It's no secret why we shed tears. But exactly what our tears are made of has remained a mystery to scientists.
A new study sheds some light on the complex design of tears. What we think of as tears, scientists call tear film, which is made up of three distinct, microscopic layers. The middle, watery layer – what we normally think of as tears when we cry – is sandwiched between a layer of mucus and an outer layer of fatty, oily substances collectively called meibum.
It's in this outer layer that researchers describe, for the first time, a new class of lipids – a type of fat – that make up part of the film. They also identified one of these lipids, oleamide, which had not been known to be a part of tears before.
With each blink, meibum spreads over the surface of the eye. It keeps the watery middle layer in place, ensuring that our eyes stay moist.
Finding these lipids may help scientists better understand the causes of eye-related disorders such as dry eye disease, which affects anywhere from 12 to 14 million Americans, said Kelly Nichols, the study's lead author and an assistant professor of optometry at Ohio State University.
“The lack of certain compounds in the tear film may result in a number of different eye-related disorders, including dry eye,” she said. “The amount of oleamide and related lipids in tear film may be related to these disorders.”
Dry eye is really a collection of irritating symptoms that includes microscopic damage to the front of the eye. The eyes may ache, burn, feel extremely dry or excessively tear.
The researchers report their findings in the current issue of the journal Investigative Ophthalmology and Visual Science.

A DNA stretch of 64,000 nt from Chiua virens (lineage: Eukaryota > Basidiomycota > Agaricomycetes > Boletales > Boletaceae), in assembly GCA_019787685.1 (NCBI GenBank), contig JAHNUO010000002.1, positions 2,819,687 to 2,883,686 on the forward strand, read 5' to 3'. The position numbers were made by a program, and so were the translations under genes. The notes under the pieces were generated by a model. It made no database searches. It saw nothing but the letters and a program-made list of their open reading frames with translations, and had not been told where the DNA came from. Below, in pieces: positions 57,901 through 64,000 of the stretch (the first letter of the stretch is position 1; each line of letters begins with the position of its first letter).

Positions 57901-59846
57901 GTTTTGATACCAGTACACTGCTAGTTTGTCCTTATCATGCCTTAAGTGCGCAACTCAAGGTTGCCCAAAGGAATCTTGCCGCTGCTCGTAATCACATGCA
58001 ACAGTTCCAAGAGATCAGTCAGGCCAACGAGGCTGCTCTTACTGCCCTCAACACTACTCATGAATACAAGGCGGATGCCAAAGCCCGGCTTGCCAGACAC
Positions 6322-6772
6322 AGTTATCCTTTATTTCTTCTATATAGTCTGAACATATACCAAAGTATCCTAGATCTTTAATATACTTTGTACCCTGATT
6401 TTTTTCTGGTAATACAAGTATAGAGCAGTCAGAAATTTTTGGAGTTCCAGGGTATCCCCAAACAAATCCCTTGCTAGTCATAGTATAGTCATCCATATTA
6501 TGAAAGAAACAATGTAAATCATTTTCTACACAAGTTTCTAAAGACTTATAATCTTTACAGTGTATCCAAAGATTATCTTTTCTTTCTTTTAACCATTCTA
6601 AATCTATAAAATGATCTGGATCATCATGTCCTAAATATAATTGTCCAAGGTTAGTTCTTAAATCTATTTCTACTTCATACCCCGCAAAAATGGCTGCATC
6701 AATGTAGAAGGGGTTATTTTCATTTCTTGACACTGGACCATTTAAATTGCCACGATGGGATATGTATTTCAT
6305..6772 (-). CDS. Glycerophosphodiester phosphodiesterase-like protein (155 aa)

They collected oily meibum secretions from the meibomian glands of healthy volunteers. The meibomian glands are tiny, grape-like clusters of cells that line the rim of our upper and lower eyelids – the outlets to these glands are roughly adjacent to the eyelashes. Researchers gently pressed the volunteers' lower eyelids and collected droplets of meibum in tiny glass tubes.
The researchers examined the meibum samples in the laboratory. They used a technique called electrospray mass spectrometry to differentiate between the different lipid components. This technique adds an electric charge to microscopic droplets of the oily substance, which allows the instrument to detect different components based on electrical charges and mass.
Nichols points out that researchers have used other techniques, such as chromatography, to characterize types of lipids in the tear film, but advances in mass spectrometry technology are improving research efforts.
“Other scientists used different techniques to try to determine the composition of meibum, but mass spectrometry is sensitive enough to detect individual lipid molecules, like oleamide,” Nichols said.
Oleamide was first identified as a lipid in the brain, where one of its roles is to induce sleep. It also has other key functions throughout the central nervous system. But the current study is the first to find and describe oleamide and related lipids in tear film.
“The finding could give us more insight into the role of lipid activity in humans and may also indicate a new function for oleamide and related lipids in cellular signaling in the eye and in the maintenance of tear film,” said Nichols, adding that researchers don't fully understand the function of oleamide, or the other lipids in the meibum.
“Oleamide appears to be a predominate lipid in tear film,” she said. “It's there for a reason, but we're not sure yet what that reason is.”
Nichols and her team are currently studying the role of oleamide in cellular signaling and communication in the eye, along with the role that the lipid may play in dry eye.
“Dry eye is really a disorder of symptoms that irritate the eyes,” Nichols said. “Not everyone with dry eye responds to the same treatment. If we could find individuals with varying oleamide levels, then we may be able discern one cause of dry eye, and specifically treat that.
“Even though two people with dry eye may have the same symptoms, there may be very different causes underlying those symptoms.”
Nichols conducted the study with Ohio State colleagues Jason Nichols, assistant professor of optometry; Corrie Ziegler, a graduate student in optometry; Kari Green-Church, a research scientist with the Mass Spectrometry and Proteomics Facility; and Bryan Ham, a postdoctoral researcher at the Pacific Northwest National Laboratory in Richland, Wash.
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